|Metabolic status and respiratory physiology of Gecarcoidea natalis, the Christmas Island red crab, during the annual breeding migration|
Adamczewska, A.M.; Morris, S. (2001). Metabolic status and respiratory physiology of Gecarcoidea natalis, the Christmas Island red crab, during the annual breeding migration. Biol. Bull. 200: 321-335
In: Biological Bulletin. Marine Biological Laboratory: Lancaster, Pa. etc.. ISSN 0006-3185, more
|Authors|| || Top |
- Adamczewska, A.M.
- Morris, S.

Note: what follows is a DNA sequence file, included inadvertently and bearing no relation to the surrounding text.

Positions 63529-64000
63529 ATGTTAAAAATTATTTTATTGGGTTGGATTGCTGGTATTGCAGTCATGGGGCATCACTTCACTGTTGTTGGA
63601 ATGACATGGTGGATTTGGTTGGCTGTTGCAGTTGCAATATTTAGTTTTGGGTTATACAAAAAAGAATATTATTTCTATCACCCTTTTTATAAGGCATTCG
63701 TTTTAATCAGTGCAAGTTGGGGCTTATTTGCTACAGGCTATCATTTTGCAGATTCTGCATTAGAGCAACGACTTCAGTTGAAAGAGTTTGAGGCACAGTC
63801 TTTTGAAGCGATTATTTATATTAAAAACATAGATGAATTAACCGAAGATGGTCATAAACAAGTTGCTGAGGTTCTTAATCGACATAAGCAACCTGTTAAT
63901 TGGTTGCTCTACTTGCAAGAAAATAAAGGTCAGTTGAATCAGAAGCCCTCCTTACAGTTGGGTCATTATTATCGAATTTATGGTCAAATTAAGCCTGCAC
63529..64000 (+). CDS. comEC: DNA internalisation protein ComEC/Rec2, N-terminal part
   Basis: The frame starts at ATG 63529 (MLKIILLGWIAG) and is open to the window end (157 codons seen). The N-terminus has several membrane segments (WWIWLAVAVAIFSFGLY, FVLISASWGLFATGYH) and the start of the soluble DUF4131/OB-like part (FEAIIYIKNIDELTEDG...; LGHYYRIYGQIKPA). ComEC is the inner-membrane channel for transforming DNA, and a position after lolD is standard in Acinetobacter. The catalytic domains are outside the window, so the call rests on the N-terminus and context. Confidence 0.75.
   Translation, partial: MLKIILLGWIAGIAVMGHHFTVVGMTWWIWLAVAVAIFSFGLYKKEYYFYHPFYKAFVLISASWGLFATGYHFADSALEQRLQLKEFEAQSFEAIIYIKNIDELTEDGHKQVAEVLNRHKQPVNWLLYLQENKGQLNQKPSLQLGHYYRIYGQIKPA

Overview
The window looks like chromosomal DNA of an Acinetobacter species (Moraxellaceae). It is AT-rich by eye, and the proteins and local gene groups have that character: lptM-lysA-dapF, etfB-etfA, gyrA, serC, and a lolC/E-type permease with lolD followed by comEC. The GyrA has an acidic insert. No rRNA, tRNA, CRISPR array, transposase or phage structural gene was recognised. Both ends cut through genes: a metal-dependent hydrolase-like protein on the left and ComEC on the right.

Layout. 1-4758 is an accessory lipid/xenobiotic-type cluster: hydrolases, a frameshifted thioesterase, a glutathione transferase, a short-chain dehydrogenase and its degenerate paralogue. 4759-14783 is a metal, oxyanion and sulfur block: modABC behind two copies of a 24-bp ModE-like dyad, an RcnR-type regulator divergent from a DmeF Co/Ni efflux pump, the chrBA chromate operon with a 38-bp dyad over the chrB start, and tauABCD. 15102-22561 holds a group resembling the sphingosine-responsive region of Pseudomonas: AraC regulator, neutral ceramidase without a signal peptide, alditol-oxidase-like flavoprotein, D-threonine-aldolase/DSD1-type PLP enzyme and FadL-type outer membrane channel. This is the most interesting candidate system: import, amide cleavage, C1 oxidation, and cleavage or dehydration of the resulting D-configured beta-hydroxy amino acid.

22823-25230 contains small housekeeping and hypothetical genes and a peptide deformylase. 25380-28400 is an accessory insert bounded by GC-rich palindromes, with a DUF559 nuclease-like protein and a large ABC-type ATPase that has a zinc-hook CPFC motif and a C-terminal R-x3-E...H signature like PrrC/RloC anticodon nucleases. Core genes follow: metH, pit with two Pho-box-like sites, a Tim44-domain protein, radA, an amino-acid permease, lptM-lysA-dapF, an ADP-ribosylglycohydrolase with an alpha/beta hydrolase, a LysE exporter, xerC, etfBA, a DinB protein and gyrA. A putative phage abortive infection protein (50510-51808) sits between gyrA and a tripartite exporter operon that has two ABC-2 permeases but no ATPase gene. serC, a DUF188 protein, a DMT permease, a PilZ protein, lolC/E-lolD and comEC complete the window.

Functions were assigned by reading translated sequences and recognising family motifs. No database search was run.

With the arrival of the monsoonal rains and after months of inactivity during the dry season, the terrestrial crab Gecarcoidea natalis embarks on its annual breeding migration to the coast. The physiological demands of the migration were assessed by determining respiratory gases in the hemolymph, key metabolites, and energy stores in G. natalis during two migratory seasons. At the end of each day of migration the pulmonary hemolymph Po 2 decreased by 1-2.5 kPa, but the hemocyanin remained saturated with O 2 and the venous reserve was largely unchanged (O 2 . 0.4 mmol z l 21 ). The breeding migration of red crabs was accomplished without recourse to anaerobiosis, even though at times walking speeds (up to 6.2 6 0.5 m z min 21 ) exceeded those that promoted anaerobiosis in non-migrating crabs and in crabs exercised in the laboratory. In contrast to all previous studies, at the end of each day of migrating, red crabs experienced an alkalosis (up to 0.1 pH units) rather than any acidosis. This alkalosis was removed overnight when the crabs were inactive. Although there were seasonal fluctuations in the glycogen, glucose, and triglyceride stores, crabs engaging in the migration did not draw on these stores and must have fed along the way. In contrast, crabs returning from breeding activities on the shore terraces had significantly depleted glycogen stores. Additionally, in 1993, the male crabs returning from the breeding activities on the terraces were dehydrated and experienced a decrease in muscle tissue water of 11%. In contrast to the breeding migration per se, fighting for burrows in which breeding occurs produced severe anaerobiosis in males, especially the victors: after 135 s of combat, the maximum L-lactate concentration in the hemolymph was 35 mmol z l 21 . It appears that burrowing, courtship, and mating are more demanding than the migration itself. Furthermore, the data provide evidence that the metabolic responses of migrating individuals of G. natalis might be different from those at other times of the year.